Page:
JEDDAH • Umno will move forward and is not affected by the resignation of former party president Mahathir Mohamad, said party president Najib Razak, in his first comments on the matter.
Speaking to Malaysian reporters in the Saudi city of Jeddah on Tuesday evening, Prime Minister Najib said of Tun Dr Mahathir's resignation on Monday: "Usually if you want to resign, the biggest impact will be the first time. Many believe that it will not have a big impact or affect Umno's position."
Dr Mahathir resigned from Umno in 2008 to protest against the leadership of then Prime Minister Abdullah Badawi but rejoined in 2009 when Datuk Seri Najib took the reins.
PM Najib was in Jeddah to deliver a speech on Tuesday at the Jeddah Economic Forum. He is in Saudi Arabia on a four-day official visit that ends today, and met Saudi King Salman Abdulaziz yesterday.
Mr Najib said his mission now is uniting party members. "We must understand that I was elected via the most democratic and open process in Umno's history from more than 160,000 delegates.
"I was not appointed based on the old Constitution that requires at least 56 nominations from divisions to be nominated for the post," he said, taking a dig at an old rule in Umno started by Dr Mahathir to protect the president's post. "I believe Tun Mahathir is not someone who will easily abandon something that he wants to do. However, it is his decision to resign," The Star newspaper reported him as saying.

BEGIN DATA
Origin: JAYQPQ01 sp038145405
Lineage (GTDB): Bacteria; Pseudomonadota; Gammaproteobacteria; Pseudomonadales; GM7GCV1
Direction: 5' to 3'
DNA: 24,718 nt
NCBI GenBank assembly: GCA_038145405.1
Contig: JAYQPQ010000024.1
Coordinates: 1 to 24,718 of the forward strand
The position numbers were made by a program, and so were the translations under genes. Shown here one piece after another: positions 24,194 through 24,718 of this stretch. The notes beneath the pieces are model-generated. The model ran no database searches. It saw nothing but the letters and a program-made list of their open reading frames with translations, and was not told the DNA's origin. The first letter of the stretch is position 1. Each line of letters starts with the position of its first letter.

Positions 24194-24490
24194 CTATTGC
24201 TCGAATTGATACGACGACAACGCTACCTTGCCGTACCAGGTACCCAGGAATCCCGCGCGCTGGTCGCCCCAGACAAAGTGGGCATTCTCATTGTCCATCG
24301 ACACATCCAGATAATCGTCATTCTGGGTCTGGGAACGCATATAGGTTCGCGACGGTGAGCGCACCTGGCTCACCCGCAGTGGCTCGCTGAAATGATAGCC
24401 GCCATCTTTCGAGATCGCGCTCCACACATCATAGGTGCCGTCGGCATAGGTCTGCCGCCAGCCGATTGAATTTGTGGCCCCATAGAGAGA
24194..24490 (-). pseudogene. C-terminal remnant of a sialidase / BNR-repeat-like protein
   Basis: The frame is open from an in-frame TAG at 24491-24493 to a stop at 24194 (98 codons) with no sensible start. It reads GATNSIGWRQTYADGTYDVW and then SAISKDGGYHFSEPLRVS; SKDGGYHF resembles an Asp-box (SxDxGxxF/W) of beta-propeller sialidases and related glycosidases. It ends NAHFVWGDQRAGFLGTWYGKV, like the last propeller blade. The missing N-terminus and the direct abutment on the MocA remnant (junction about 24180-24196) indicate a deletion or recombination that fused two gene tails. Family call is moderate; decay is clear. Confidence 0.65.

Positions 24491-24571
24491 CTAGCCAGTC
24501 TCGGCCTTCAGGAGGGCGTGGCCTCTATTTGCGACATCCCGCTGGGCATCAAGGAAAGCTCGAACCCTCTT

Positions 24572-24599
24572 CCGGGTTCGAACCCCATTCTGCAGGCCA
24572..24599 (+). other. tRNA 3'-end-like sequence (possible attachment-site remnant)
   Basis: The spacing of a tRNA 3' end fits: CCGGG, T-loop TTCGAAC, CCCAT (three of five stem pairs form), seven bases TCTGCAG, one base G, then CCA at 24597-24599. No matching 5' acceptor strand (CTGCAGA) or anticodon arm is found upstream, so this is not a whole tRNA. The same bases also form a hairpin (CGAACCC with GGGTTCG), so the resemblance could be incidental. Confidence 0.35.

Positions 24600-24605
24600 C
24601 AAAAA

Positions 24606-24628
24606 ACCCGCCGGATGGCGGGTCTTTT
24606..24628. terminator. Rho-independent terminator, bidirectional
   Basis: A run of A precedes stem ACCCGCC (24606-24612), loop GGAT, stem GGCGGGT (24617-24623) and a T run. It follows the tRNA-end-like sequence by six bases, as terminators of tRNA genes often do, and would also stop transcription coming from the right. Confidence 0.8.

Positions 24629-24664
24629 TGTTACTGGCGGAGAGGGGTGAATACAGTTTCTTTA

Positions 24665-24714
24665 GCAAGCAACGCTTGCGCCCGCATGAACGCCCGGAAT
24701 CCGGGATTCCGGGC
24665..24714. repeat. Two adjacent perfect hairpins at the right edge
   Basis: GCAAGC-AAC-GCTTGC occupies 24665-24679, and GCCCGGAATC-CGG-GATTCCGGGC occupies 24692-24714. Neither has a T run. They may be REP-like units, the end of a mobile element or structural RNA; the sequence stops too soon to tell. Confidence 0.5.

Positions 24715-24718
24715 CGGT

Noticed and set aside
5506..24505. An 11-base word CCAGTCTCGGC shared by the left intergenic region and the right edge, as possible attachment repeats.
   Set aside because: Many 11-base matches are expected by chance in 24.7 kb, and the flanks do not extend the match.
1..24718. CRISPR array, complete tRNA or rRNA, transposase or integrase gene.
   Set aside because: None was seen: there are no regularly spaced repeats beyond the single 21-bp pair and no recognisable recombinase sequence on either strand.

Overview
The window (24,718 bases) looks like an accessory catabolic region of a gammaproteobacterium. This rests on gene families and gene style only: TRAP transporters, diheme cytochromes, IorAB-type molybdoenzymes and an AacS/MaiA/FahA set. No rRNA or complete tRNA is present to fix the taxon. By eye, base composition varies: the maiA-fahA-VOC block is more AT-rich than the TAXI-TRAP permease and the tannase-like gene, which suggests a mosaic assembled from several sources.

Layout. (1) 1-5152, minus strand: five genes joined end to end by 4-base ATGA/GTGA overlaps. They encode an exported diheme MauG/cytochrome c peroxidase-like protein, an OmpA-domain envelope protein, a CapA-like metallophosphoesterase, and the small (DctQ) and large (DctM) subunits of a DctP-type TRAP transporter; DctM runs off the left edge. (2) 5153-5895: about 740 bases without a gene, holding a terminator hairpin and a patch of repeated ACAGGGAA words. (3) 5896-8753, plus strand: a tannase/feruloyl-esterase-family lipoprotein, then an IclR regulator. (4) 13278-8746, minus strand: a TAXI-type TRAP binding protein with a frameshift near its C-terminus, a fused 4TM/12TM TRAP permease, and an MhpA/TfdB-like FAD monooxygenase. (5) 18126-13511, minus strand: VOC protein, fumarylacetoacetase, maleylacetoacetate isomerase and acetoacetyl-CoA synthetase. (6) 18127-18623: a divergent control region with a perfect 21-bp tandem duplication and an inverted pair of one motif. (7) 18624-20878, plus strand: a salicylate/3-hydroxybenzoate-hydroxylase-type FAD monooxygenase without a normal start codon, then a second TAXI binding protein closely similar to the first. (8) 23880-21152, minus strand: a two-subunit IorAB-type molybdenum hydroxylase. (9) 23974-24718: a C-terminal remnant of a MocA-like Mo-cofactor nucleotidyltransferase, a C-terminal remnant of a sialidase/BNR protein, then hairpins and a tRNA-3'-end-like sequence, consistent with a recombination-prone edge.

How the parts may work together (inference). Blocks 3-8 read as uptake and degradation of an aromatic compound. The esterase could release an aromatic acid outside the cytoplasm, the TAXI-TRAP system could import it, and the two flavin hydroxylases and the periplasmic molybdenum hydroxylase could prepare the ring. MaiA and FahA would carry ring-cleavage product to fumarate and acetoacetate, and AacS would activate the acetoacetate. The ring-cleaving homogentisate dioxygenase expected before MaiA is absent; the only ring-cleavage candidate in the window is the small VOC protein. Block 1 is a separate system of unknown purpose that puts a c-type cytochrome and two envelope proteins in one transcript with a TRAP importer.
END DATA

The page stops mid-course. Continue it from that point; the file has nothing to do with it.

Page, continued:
Dr Mahathir's resignation on Monday came about after months of attacks by him on Mr Najib's alleged mismanagement of the country, including his handling of state fund 1Malaysia Development Berhad (1MDB).
A part of the controversy surrounding 1MDB revolves around some US$681 million (S$956 million) deposited into the personal accounts of Mr Najib. His visit to Saudi Arabia is closely watched as the Saudis have been dragged into the 1MDB scandal after the Malaysian authorities exonerated Mr Najib in their probe into the funds. The money, Malaysian Attorney-General Mohamed Apandi Ali had said, was donated by the late King Abdullah Abdulaziz, King Salman's predecessor and half- brother.
Statements from the Swiss and Singapore authorities had indicated that there were large sums misappropriated from 1MDB.
Mr Najib's speech at the forum was released to the media, in which he thanked "the royal family of Saudi Arabia for all their support over many decades. We will always appreciate it, and we will never forget it".
He added: "From custodian of the two holy mosques His Majesty King Salman bin Abdulaziz Al Saud, to the late King Abdullah bin Abdulaziz Al Saud, and his esteemed predecessors, we in Malaysia have been so very fortunate to have constant and trusted friends."
After his meeting with King Salman yesterday, Mr Najib did not mention the one thing many people wanted to know - whether he and the King discussed the claimed US$681 million donation.
Mr Najib also visited Malaysian troops involved in military exercises in Saudi Arabia.